Tetrahydrocannabinol (THC ) is not found in fresh cannabis. Fresh cannabis refers to raw cannabis that has not been dried, cured, or heated. If THC is present, it is only in very small amounts. Instead, the cannabinoid exists tetrahydrocannabinolic acid (THCA). But, what is THCA? And what’s the value in consuming raw cannabis, anyway? Read more here.
Have you ever wondered why you have to consume larger and larger quantities of cannabis to feel the effects? Recent research has the answer, and it also has some good news. Cannabis tolerance is, unfortunately, a real thing. However, a 2016 study suggests that the body begins to recover from tolerance within just a couple days after abstaining. Read more here.
The endocannabinoid system in the human body is responsible for maintaining homeostatis, which enables all systems and organs to function optimally together including physiological processes – which is why cannabis also works well in treating emotional and mental imbalances. Each time you have an ailment or condition, whether it’s the common cold or cancer, it’s likely that this is a result of an instability within the endocannabinoid system. Read more here.
Since radiation and chemotherapy are the only two approved treatments for cancer, it’s important to let people know that other options do exist. There’s nothing wrong with exploring these options and finding out more information about them so people can make the best possible choice for themselves. It’s always important to do your own research. Read more here.
Even though the US government officially denies any such therapeutic use of cannabis, it has taken out a patent on cannabinoids saying they ‘are found to have particular application as neuroprotectants, for example in limiting neurological damage following ischemic insults, such as stroke and trauma, or in the treatment of neurodegenerative diseases, such as Alzheimer’s disease, Parkinson’s disease and HIV dementia’. Read more here.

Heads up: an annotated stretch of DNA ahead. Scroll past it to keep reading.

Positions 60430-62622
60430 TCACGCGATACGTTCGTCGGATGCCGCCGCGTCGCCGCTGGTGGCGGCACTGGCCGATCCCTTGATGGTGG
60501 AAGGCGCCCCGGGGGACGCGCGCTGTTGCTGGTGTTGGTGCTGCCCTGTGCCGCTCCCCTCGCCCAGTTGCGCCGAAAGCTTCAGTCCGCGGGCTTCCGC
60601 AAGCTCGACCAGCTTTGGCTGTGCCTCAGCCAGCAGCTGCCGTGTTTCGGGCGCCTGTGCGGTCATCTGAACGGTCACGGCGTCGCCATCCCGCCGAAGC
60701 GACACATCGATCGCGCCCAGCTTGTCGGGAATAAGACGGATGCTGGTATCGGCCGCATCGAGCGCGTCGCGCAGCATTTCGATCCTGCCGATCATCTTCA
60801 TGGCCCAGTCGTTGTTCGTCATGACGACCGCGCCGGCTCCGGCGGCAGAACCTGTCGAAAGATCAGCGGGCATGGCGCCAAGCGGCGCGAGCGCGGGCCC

The ability to move food onward in the intestine is called “motility” and is driven by timed contraction of the intestinal muscle. Unfortunately, sometimes the timing of contractions can go haywire. Cannabinoids have been shown to reduce motility in a dose-dependent matter. In other words, the more cannabinoids supplied, the slower the food moves through the gastrointestinal system (to a point). Read more here.
It was the last straw for cannabis advocate, Jeanne Carodeau. She had grown up with a history of traumatic abuse done onto her by others in her life and although she couldn’t control that, she could control what she was putting into her body and recognize the harm it was doing to her. Read more here.
Here’s a great way to have your medicine, without the need to carry a pipe. It is also better than inhaling smoke, and the familiar act of taking a pill makes it a more socially acceptable form of medication. Now you can easily, and safely make your own Canna-Caps at home! Read more here.
Cannabis and women’s health go way back. Cannabis flowers are thought to be an ancient remedy for menstrual disorders in China, and cannabis preparations have been used throughout the centuries to ease difficulties relating to pregnancy. Read more here.
THC needs to get into your brain to do just about everything it does. Even peripheral effects like increased heart rate may be caused by THC acting within the CNS. So how much do we actually know about THC (and other cannabinoids) getting into the brain? It turns out quite a lot. Read more here.